“p. 56 All defensive beliefs must have a kernel of hope inside of them. It is the embedded hopelessness that gives rise to its opposite – hope – and its accompanying biochemistry of inhibition or gating.

To be even more precise, it is the advent of pain surrounding hopelessness that produces the belief entwined with hope. All defensive belief serves the same function – repression, absorbing the energy of pain.”

“p. 57 An unloved child is a potential future believer.”

“p. 58 No one has the answer to life’s questions but you. How you should lead your life depends on you, not outside counsel.

We do not direct patients, nor dispense wisdom upon them. We have only to put them in touch with themselves; the rest is up to them.

Everything the patient has to learn already resides inside. The patient can make herself conscious. No one else can.”


“p. 29 The personal experience stories throughout the book are written by my patients and, with the exception of a few grammatical corrections, they are presented here exactly as they were given to me.”

All of the Primal Therapy patients’ stories thus far started with horrendous childhoods that resulted in correspondingly strong beliefs.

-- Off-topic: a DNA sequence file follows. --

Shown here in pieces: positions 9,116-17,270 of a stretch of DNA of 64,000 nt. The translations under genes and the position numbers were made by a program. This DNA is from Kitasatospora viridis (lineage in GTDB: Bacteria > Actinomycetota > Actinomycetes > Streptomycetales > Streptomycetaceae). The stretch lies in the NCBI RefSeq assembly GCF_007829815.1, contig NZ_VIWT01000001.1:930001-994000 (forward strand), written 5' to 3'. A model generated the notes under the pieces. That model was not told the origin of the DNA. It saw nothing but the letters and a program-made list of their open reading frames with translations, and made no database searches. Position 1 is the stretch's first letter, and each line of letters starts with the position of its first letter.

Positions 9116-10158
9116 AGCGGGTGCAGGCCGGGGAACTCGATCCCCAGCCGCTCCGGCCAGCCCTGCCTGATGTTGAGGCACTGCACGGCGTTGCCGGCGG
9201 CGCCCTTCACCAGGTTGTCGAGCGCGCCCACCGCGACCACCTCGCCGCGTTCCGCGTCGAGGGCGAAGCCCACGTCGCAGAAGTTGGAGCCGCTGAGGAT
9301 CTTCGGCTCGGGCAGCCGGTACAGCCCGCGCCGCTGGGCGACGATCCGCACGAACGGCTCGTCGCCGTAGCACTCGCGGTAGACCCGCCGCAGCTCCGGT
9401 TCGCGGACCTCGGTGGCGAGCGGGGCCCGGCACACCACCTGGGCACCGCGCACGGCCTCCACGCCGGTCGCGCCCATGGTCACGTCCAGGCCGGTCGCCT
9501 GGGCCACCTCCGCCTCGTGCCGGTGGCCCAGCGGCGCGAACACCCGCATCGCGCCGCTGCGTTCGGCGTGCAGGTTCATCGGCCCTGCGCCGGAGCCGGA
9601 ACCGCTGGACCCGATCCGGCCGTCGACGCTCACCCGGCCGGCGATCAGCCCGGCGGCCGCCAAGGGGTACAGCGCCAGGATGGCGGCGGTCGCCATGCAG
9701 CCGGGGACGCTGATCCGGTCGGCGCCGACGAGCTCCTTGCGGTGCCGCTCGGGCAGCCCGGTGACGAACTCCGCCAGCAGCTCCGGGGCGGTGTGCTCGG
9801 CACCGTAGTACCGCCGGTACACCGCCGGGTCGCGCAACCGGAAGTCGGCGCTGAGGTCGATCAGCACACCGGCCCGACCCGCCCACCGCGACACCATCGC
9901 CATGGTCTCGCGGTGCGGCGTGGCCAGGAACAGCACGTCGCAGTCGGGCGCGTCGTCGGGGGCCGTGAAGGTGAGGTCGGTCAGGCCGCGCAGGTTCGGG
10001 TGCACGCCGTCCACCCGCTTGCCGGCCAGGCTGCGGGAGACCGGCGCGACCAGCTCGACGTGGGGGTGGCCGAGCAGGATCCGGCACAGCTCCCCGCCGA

I came across a public figure example today in 10 Defining Moments In The Childhood Of Martin Luther King Jr. The author included two items germane to an understanding of how beliefs may develop from adverse childhood experiences:

  • 8. King Sr. “Would beat Martin and his brother, Alfred, senseless for any infraction, usually with a belt.”
  • 6. “By the time King was 13, he’d tried to kill himself twice.”

Every reference I found tied King Jr.’s suicide attempts to his grandmother’s death. What an implausible narrative! “A whole early childhood of insults and assaults” would certainly have more to do with the causes for preteen suicide attempts.

Consider a child’s feelings of helplessness, worthlessness, pain, and betrayal when the people who are supposed to love them are cruel to them instead. Feelings like what I expressed in Reflections on my four-year anniversary of spine surgery.

Consider the appeal of escaping from this life when:

“The unloved child cannot bear the terrible feelings of hopelessness.”

Granted that it’s only the patient who can put together what happened in their life so that it’s therapeutic. Beyond Belief and Dr. Janov’s other publications outline the framework.